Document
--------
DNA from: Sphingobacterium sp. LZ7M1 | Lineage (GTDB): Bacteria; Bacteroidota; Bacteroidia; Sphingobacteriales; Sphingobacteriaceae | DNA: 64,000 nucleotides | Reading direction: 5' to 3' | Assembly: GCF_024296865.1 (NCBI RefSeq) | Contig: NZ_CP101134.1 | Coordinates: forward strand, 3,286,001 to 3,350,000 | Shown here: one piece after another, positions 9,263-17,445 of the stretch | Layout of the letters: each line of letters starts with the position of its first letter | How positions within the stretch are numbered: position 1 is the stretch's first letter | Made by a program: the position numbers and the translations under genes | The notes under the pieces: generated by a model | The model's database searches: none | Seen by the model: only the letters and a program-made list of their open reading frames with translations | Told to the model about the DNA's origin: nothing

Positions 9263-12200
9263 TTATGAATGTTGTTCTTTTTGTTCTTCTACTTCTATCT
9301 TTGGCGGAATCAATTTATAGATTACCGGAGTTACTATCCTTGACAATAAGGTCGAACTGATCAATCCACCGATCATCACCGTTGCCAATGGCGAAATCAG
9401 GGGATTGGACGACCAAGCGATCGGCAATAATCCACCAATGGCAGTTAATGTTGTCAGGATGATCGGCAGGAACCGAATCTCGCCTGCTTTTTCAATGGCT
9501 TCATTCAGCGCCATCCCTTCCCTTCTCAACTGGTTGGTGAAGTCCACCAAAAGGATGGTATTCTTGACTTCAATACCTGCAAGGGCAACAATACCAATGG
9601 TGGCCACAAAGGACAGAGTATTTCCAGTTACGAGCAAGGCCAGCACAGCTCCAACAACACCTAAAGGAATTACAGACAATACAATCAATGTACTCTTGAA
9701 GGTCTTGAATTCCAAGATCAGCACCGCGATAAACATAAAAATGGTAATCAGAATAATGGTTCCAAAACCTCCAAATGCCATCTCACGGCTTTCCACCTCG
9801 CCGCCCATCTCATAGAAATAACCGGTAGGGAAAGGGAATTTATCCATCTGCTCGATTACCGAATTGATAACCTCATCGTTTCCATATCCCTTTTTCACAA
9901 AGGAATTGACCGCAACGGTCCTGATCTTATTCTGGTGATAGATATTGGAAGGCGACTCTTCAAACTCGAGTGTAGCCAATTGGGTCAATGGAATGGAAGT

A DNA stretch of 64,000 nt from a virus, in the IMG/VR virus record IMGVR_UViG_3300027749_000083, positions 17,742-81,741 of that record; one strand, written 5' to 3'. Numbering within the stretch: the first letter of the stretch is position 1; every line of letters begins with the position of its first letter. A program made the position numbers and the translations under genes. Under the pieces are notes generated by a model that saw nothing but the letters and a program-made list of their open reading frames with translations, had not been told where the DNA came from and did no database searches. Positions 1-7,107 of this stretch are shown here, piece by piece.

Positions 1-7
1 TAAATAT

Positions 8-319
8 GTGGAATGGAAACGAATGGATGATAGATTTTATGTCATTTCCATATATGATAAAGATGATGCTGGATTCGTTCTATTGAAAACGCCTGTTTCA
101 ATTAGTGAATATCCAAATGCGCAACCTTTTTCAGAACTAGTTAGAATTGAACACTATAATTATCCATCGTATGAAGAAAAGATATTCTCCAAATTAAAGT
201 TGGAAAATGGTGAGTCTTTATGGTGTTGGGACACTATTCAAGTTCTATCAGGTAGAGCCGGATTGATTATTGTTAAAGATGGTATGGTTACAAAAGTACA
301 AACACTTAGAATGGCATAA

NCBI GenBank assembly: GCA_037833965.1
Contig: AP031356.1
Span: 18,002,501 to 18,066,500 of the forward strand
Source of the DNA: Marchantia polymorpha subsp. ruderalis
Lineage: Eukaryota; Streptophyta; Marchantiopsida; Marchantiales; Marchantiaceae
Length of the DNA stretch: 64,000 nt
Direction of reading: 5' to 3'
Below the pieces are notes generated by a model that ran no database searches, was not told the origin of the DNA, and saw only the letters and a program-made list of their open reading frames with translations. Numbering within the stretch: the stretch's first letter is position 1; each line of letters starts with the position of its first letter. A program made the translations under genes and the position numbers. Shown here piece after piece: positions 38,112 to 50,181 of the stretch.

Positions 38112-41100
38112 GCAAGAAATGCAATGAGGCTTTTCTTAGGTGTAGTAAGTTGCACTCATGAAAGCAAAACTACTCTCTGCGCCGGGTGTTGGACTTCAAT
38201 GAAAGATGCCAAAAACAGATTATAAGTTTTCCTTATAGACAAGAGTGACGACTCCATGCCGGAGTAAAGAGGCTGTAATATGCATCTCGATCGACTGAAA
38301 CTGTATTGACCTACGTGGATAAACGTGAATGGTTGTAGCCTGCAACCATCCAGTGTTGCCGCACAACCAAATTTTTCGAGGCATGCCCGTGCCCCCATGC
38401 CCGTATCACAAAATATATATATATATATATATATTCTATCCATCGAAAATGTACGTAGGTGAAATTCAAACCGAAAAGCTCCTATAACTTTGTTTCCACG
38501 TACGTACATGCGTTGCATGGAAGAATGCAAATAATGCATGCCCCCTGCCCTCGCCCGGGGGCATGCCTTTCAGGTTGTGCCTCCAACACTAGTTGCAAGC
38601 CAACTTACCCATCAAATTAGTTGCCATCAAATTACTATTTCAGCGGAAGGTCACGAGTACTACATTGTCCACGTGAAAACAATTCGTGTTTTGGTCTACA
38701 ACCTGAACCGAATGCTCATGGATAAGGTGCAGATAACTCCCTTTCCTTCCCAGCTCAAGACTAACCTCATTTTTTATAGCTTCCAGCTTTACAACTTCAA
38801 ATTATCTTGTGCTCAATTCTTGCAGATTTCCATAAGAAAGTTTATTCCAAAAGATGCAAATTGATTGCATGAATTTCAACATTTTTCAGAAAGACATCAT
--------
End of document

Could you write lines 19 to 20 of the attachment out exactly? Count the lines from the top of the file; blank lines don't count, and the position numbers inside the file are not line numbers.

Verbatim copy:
NCBI GenBank assembly: GCA_037833965.1
Contig: AP031356.1